Why Should You Lease Trucks?
More Cash for Your Business: leasing is much cheaper than other financing options, and this will free up cash for you to invest in your business.
Avoiding taking up a loan to purchase a new truck will also reduce the debt load of your business. Money that would have been spent on interest payments would be directed towards improving operations and growing your business.
Your lease payments are also tax-deductible. Section 179 of the IRS lets you deduct the entire cost of your monthly lease payments from your business taxes.
Newer and More Efficient Trucks: if you get a loan to buy your truck, you are likely to retain that truck for as long as you keep making interest payments for it. Leasing is different.
You only keep the truck for the duration of your agreement, and you can get newer models with the latest technology at the end of your lease term.
This way, your drivers will always use modern vehicles equipped with modern tech like Telematics which lets you track the activities of your drivers.
Reduced Maintenance Cost: As a trucker, it’s not uncommon for you to worry about the integrity of your truck. The older the model and the more it stays on the road, the more the likelihood of you spending heavily on maintenance. The brakes and the tires may just need a replacement, and these can be costly. Also, the truck can break down or be involved in an accident.
With a leased truck, the leasing agency takes care of any major maintenance of the truck and you are only responsible for routine maintenance.
You could always file a claim and be given another truck if your truck is totaled, and the restoration may take a long time. Leasing companies often have servicemen and women dedicated to constant repairs and maintenance of their trucks. This round-the-clock service helps to make your business more efficient at little cost to yourself.
Peace of mind: There’s a certain peace of mind that comes with knowing you have access to the best fleet of trucks when you need them.
Most leasing companies have a regional or nationwide network for truck maintenance and repairs. You’ll never need to make excuses to your clients as you’ll always have a truck on the road with a team of experts providing regular maintenance of your truck.
The Right Truck for the Job: As a trucker, the delivery of raw materials, farm products, pieces of equipment, office supplies, or whatever you deliver should be the only thing on your mind.
Getting a lease also ensures you can lease the right truck for the job. Not all trucks are convenient for all products, and when you own a truck, you’d have to use it as a jack-of-all-trades for every delivery operation, but with a lease, you can quickly get the truck best suited for the job.
This ensures you can focus on the goods hauled without constantly worrying over what may or may not go wrong with the truck.
Branding and Customization: you can add branded decals to your truck and the leasing company will do it for you. The leasing company will also work with vendors to customize your truck for your needs.
They can install features like storage units, ladders, grab bars, racks, backup alarms, and any other additional functionality you need from your truck.
Renting Vs Leasing
Truck renting and truck leasing are similar, but there are also key differences. When you rent, you are only getting the truck for a very short period and all maintenance costs and repairs are covered by the company.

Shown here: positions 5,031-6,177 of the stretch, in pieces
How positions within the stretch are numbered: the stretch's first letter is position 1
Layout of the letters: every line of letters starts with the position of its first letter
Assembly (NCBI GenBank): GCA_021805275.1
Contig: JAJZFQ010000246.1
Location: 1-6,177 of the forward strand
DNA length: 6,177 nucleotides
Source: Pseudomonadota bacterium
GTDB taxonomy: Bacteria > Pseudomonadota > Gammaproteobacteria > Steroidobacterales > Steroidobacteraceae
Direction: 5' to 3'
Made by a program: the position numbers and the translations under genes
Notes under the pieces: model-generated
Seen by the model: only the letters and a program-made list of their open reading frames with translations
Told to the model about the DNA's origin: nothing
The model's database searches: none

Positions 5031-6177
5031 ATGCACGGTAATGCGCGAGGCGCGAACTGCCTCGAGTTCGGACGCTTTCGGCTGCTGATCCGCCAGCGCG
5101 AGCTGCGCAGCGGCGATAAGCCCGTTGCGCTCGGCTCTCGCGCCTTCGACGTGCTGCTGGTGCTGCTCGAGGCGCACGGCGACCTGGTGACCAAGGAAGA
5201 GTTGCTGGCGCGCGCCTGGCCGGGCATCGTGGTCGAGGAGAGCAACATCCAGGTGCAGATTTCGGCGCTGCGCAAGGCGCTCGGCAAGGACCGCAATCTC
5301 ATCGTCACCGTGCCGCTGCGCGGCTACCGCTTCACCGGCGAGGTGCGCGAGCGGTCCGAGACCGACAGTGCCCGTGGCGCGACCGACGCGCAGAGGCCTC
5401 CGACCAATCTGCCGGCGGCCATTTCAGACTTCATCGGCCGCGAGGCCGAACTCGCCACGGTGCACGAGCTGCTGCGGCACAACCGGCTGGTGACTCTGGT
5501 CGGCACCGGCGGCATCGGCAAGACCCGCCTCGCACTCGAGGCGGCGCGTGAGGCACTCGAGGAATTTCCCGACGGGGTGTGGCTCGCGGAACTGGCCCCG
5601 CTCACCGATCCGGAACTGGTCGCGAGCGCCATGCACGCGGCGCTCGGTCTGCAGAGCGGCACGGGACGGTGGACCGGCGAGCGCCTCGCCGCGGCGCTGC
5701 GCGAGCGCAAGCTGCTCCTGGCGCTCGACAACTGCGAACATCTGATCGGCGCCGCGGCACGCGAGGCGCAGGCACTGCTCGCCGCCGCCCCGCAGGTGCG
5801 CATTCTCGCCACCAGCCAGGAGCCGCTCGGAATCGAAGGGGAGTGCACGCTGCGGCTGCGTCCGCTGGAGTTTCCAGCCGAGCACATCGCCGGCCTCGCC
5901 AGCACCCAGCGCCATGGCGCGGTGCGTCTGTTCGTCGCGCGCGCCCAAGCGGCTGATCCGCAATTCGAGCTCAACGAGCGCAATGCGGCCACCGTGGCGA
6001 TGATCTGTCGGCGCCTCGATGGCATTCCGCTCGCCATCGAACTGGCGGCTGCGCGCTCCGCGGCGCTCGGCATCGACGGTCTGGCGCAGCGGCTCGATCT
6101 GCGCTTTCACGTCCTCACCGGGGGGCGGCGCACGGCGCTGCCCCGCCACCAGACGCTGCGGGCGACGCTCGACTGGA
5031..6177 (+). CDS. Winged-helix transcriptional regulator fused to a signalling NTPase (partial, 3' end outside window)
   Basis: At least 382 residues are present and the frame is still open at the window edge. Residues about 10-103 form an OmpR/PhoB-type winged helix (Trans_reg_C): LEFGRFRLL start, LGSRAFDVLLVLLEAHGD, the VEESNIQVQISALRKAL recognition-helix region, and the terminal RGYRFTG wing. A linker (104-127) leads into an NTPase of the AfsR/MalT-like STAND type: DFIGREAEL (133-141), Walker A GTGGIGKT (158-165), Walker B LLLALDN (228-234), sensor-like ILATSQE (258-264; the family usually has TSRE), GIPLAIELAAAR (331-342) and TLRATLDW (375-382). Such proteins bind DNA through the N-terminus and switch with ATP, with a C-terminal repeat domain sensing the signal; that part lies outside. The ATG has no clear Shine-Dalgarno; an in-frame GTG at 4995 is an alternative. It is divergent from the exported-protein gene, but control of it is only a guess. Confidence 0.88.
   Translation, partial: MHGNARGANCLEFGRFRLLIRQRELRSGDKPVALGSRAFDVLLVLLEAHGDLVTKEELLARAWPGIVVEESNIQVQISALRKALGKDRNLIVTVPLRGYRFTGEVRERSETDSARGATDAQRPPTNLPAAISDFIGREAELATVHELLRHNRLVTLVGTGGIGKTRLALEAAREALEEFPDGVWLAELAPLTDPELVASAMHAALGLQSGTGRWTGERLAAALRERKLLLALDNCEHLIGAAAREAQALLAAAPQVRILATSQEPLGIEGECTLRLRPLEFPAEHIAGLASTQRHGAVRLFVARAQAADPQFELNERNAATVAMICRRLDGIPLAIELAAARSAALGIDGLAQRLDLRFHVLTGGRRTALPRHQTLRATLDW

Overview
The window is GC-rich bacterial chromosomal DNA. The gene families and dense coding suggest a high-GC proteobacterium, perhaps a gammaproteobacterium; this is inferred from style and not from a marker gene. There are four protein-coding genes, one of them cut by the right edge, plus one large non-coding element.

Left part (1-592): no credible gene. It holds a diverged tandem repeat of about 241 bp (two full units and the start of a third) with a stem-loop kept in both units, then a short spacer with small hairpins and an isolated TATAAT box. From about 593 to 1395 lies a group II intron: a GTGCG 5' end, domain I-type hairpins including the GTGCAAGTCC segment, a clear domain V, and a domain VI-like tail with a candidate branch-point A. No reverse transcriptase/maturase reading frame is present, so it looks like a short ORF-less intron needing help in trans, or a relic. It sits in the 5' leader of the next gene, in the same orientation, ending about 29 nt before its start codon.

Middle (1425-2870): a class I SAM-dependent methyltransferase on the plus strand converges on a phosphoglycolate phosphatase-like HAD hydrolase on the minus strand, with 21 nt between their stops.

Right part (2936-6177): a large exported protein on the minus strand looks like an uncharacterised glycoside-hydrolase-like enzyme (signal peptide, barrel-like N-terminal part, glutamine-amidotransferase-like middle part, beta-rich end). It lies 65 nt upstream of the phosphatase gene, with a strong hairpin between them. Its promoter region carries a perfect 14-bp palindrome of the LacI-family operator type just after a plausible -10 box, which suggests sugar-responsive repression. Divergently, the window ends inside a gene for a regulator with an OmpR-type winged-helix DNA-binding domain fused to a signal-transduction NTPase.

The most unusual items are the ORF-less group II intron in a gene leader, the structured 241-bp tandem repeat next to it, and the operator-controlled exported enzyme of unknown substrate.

Leasing is different. You will make a down payment, and get the truck for a long period of time – usually five years or more. You may also be responsible for the maintenance of the vehicle depending on the terms of your agreement.
Renting requires daily payments that are much more expensive than leasing, and it is only ideal as a short-term solution. You can use it for a short-term job that requires a specific type of vehicle that is not in your fleet.
Leasing is a better option because it is cheaper and you can own the truck at the end of your lease term (in a lease-purchase agreement).
How Much Does It Cost to Lease a Truck?
The age, size, and model of a truck will determine the cost of leasing the truck.
The average price for leasing a new semi-truck is $1600 per month, while a used truck will cost you $800 or more. This installment fee is separate from your security deposit down payment and other fees listed above.
You also need to take fueling and routine maintenance costs into account.
5 Best Commercial Truck Leasing Companies
Truck lease options and terms vary from one leasing company to another. Do your homework, and take your time to research the terms offered by each company. Below are five of the best truck leasing companies in the U.S.
- Ryder: Ryder offers three truck lease options with an in-built maintenance program that is anchored by a network of over 800 service stations.
- Penske: Penske offers truck rental and leasing. They offer full-service leasing, and your truck will be spec’ d to your needs. There is also a driver app to help drivers schedule service visits.
- JB Hunt: the company offers multiple lease purchase options to drivers that fall under percentage-based or mileage-based plans. Owner-operators are offered many incentives including discounts on fuel and insurance costs.
- PGT Trucking: the company offers the most flexible lease purchase program in the country, and you are not required to make any down payment. You can pay for your truck in just three years, and installment payments are percentage-based.
- Wil-Trans: This is one of the newer companies, but their lease-purchase program is highly rated by drivers. There is no credit check or money down requirement, and you get 100% of the fuel surcharge.
Commercial truck leasing gives your company the flexibility to get the trucks you need at minimal cost, while also getting easy access to maintenance services from the network of your leasing company.
If leasing is the right course for your company, use the information you have gained from this article to select the carrier that offers the best truck lease program for the specific needs of your company.